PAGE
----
London's story is the most recent, but it's not the most recently added. The 200th I added was Dyasha Phelps Smith, a 21-year-old high schooler who died from choking because she wasn't properly supervised. Even though she died before London, she was added later, because I had trouble determining whether her death was a case of negligence or a simple accident that could've happened to any high-schooler.

And that's one of the odd realities of maintaining a memorial: It's a research project. You think at first glance that it would be all about finding these tragedies, mourning them, and telling others so as to reduce the chances that they'll happen again. And yes, that's the intent, but in the day-to-day of it, despite the tragedies, it can get very mundane. Think how Holocaust researchers have to pick through old records, match names, interview dwindling numbers of witnesses, just like any other historian. Maintaining the memorial is a lot of that same thing--searching through the Internet, following leads, deciphering foreign-language articles, searching virtual graveyards, even matching pictures.

I've learned a lot over these past 18 months. I can now read court documents with full comprehension. I know how to find old newspaper articles. I'm familiar with the Holocaust library at my university and I know how to track down articles about an obscure person even when a famous person has the same name. I've consulted with research librarians and frequented online crime forums. Sometimes, as time goes on, my little memorial becomes one of the last signs that the deceased individual even existed. Sometimes, I get involved in big cases that make the national news.

One of the problems I often run into is deciding whether or not to include a case. It isn't enough for someone to be autistic and dead; this is a memorial specifically for those who died because other people saw autistics as not worth caring for, or denied them the basic necessities of life, or killed them. Murders are easy; if someone knows they're autistic and kills them, that's enough. Or if someone knows they're disabled, or sees them as a good target, I'll put it in. Extreme neglect cases are easy too. Jarrod Tutko starves to death in his own attic; he's there. But what's neglect, and what's an accident? That's why Dyasha's case took so long for me to decide to add, even though I first read about it on the day it happened. She choked to death at school because she wasn't supervised; I had to establish that the school knew she needed supervision, that she was left alone despite that known danger.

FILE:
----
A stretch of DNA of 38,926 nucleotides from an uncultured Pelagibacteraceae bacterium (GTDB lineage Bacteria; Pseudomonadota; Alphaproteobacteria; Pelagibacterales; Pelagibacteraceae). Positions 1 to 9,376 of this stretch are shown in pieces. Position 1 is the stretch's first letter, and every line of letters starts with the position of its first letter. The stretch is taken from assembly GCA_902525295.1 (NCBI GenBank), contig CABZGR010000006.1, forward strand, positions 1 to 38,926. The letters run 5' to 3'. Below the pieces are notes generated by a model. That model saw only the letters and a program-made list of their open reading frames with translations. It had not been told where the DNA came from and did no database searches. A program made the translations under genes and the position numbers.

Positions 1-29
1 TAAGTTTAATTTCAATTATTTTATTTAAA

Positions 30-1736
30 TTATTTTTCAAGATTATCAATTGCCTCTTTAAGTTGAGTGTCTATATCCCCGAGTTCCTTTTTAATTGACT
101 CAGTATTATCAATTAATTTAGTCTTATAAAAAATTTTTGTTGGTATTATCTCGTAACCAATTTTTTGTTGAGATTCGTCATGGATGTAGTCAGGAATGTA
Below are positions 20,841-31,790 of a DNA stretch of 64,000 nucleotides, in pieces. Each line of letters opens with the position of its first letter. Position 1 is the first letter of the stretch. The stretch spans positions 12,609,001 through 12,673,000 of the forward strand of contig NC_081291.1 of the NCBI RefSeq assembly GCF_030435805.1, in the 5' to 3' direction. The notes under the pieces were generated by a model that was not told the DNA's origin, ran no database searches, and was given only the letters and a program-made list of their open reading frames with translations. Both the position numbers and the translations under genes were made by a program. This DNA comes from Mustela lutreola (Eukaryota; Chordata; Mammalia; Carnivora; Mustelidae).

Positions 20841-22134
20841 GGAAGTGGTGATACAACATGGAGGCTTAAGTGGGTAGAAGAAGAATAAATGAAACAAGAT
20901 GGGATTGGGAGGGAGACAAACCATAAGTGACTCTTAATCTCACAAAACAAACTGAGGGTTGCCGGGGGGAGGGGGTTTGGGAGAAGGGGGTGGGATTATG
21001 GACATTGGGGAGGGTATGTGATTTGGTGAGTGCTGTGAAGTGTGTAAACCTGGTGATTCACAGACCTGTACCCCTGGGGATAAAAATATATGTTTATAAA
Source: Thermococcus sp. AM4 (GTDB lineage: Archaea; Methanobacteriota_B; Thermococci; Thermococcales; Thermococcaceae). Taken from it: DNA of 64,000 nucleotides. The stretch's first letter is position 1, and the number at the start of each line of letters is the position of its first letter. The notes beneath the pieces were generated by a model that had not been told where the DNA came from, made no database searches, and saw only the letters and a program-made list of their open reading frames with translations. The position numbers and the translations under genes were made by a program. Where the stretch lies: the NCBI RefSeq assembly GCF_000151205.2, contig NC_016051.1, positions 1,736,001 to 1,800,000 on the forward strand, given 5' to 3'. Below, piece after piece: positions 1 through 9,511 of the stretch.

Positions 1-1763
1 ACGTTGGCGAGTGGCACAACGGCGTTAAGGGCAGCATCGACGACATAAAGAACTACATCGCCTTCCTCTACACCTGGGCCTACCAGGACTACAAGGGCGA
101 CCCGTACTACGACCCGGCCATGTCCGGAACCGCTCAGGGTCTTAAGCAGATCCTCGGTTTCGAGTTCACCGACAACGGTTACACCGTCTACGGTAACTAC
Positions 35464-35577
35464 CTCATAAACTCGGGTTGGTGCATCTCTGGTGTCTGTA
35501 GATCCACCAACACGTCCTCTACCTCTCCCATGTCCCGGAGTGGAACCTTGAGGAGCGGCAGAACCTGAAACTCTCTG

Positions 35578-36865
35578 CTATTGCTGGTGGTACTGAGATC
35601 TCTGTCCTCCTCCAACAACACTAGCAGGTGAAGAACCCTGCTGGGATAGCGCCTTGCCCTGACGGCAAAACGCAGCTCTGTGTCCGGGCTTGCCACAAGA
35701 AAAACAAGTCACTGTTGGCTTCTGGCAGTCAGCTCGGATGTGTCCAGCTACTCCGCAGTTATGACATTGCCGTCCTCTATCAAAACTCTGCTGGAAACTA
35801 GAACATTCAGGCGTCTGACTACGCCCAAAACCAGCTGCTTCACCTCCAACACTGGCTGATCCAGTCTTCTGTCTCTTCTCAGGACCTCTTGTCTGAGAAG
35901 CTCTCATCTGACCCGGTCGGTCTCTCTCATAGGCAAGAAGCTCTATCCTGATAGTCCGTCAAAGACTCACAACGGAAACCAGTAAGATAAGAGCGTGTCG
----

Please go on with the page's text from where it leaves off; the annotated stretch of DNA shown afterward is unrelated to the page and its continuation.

I'm always up against that problem. When I include a case, then people get to know about the person we've lost, and we learn how bad the problem of anti-autistic hate crime, abuse, and neglect really is. But if I include a case that's too normal, that could've happened to anyone, that didn't really involve neglect despite its tragedy, then I risk making those hate-crime deaths trivial.

Here's an example of a case I didn't include:
City to Modify Traffic Lights after Death of Teenager
In this case, an autistic teenager who was obeying traffic rules got killed because the traffic light was mistimed. David Lindley is no less dead even though no one intended to kill him. Perhaps his autism even made him more vulnerable to dying from being killed by a mistimed traffic light (I know it would have been hard for me to think fast enough to understand that the traffic light was "lying" to me). But in this case, there was no prejudice, no intent, no carelessness, no system that refused to give an autistic person the basic help he needed to live. It was just a mistimed traffic light and a teenager who walked into traffic he didn't know would be there. It could even be called negligence, depending on exactly how mistimed it was and exactly how little the engineers cared about making it right. But it wasn't aimed at autistic people, or at disabled people, or at anyone in particular, and that means the case doesn't go on the memorial.